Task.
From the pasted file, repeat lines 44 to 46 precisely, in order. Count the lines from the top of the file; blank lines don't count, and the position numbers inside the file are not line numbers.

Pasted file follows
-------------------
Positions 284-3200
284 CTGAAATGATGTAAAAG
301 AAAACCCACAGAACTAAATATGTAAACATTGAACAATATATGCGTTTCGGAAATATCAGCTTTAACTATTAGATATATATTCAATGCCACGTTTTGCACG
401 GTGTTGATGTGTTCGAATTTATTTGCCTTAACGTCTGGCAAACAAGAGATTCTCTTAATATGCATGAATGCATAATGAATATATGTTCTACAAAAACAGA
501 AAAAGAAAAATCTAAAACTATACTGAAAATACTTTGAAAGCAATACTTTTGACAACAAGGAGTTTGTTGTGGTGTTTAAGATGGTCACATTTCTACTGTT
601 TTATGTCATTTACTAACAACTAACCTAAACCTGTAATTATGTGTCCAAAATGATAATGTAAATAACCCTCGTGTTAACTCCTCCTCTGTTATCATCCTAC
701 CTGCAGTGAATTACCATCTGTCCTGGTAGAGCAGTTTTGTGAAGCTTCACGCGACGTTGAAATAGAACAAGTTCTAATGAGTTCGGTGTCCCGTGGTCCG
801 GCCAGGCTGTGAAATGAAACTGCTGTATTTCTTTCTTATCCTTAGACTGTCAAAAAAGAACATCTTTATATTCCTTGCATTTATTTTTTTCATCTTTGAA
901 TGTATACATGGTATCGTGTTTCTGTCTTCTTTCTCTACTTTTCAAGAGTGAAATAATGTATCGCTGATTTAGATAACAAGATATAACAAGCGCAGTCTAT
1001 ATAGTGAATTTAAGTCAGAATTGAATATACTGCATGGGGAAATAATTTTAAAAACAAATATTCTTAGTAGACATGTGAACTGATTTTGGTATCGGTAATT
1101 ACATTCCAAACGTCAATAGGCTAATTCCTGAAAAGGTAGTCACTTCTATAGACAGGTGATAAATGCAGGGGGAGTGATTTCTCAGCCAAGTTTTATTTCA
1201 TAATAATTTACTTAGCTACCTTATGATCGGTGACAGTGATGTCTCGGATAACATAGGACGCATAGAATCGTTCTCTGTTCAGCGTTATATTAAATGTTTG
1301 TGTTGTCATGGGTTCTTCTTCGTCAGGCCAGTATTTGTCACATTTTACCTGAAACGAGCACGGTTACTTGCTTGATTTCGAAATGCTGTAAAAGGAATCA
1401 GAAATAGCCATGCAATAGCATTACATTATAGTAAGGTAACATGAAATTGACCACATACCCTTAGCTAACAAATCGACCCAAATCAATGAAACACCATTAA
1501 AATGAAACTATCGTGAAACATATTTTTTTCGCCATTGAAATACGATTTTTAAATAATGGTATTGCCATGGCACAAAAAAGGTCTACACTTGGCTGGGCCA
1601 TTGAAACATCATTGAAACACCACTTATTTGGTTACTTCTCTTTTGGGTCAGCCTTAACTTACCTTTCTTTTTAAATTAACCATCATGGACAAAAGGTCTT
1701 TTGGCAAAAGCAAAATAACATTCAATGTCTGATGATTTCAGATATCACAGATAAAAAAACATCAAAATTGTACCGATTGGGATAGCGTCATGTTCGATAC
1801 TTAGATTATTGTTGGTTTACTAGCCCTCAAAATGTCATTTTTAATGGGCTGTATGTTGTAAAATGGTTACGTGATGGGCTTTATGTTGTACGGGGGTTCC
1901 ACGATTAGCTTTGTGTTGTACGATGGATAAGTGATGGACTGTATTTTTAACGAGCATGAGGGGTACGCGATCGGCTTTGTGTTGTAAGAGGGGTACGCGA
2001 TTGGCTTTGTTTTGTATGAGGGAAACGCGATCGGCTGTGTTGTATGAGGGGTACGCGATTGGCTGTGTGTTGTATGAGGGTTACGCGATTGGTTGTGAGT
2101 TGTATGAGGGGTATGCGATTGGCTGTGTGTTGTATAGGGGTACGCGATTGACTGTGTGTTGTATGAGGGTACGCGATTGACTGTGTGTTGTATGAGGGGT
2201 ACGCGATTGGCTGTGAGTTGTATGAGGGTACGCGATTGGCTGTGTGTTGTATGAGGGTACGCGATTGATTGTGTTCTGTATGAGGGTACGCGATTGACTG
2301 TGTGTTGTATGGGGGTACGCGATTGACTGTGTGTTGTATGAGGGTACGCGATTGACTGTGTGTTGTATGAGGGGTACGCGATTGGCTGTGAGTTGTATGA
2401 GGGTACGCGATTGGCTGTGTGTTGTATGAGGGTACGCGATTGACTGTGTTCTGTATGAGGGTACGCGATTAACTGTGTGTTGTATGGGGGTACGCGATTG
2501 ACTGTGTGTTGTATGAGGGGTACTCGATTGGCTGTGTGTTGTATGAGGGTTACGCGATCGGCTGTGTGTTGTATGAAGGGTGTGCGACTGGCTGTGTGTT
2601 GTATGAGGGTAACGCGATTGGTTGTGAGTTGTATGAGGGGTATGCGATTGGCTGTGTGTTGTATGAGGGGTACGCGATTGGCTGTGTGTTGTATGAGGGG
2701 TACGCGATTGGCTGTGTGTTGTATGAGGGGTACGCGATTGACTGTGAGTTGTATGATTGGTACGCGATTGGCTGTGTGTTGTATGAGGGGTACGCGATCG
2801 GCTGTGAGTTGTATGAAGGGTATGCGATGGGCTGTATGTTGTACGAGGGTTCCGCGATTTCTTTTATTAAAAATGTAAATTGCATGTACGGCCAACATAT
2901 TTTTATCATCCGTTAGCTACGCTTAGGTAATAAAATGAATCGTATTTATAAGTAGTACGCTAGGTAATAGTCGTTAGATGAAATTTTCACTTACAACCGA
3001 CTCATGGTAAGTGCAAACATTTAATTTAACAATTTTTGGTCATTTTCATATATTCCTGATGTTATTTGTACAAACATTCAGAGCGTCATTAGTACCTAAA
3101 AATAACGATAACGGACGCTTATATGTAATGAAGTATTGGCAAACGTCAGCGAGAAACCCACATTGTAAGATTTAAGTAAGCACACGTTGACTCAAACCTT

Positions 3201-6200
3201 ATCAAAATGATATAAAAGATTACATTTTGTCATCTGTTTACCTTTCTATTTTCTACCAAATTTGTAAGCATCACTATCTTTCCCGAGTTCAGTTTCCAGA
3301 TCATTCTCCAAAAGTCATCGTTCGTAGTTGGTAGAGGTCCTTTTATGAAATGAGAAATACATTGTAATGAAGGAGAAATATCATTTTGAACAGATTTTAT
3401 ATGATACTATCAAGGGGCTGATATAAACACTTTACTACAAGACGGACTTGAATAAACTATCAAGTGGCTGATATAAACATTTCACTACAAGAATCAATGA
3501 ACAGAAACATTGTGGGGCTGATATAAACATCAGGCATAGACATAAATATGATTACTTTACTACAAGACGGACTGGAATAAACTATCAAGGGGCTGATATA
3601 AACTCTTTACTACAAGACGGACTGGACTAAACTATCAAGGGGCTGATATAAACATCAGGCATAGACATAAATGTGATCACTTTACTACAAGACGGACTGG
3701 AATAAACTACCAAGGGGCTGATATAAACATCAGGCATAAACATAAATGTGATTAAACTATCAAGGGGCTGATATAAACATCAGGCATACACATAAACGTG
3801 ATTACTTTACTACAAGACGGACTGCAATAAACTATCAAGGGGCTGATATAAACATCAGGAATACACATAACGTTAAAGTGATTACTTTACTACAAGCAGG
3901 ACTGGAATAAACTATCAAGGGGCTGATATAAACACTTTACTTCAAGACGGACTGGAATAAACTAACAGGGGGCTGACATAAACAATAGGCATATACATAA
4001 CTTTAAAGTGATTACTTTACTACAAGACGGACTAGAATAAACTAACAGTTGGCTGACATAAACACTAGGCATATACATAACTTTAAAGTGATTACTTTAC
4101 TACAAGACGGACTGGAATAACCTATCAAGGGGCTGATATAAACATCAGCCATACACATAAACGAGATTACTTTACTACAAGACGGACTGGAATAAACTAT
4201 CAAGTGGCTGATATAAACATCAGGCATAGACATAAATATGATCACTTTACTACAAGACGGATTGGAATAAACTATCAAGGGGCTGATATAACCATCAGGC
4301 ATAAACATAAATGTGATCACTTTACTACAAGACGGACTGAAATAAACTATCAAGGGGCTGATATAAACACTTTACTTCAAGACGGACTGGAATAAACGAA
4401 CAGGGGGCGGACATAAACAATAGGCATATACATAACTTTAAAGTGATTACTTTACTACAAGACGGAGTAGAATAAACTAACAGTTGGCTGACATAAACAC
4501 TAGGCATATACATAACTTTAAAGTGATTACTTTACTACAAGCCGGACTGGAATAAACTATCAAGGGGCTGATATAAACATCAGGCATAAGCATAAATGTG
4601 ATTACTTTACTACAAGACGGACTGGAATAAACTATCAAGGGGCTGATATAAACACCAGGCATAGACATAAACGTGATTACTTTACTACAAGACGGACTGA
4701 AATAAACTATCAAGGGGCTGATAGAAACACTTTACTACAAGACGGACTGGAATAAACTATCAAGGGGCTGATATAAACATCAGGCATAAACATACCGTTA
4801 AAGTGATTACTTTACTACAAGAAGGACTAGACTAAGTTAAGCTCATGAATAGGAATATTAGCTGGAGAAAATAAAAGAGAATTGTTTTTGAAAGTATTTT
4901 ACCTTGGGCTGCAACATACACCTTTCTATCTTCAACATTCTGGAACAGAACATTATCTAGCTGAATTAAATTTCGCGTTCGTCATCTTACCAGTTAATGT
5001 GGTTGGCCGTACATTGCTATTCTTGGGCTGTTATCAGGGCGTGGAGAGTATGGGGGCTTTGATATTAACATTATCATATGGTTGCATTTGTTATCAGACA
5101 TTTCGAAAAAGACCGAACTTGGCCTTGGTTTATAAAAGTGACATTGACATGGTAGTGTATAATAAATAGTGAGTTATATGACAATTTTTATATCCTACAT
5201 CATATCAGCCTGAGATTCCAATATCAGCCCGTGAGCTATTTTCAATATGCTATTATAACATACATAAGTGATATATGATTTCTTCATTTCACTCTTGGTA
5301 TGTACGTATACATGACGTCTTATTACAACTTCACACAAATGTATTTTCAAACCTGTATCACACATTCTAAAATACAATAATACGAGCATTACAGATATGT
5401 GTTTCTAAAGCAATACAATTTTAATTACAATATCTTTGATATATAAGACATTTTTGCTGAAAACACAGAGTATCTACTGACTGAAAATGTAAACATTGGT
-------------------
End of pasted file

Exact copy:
4301 ATAAACATAAATGTGATCACTTTACTACAAGACGGACTGAAATAAACTATCAAGGGGCTGATATAAACACTTTACTTCAAGACGGACTGGAATAAACGAA
4401 CAGGGGGCGGACATAAACAATAGGCATATACATAACTTTAAAGTGATTACTTTACTACAAGACGGAGTAGAATAAACTAACAGTTGGCTGACATAAACAC
4501 TAGGCATATACATAACTTTAAAGTGATTACTTTACTACAAGCCGGACTGGAATAAACTATCAAGGGGCTGATATAAACATCAGGCATAAGCATAAATGTG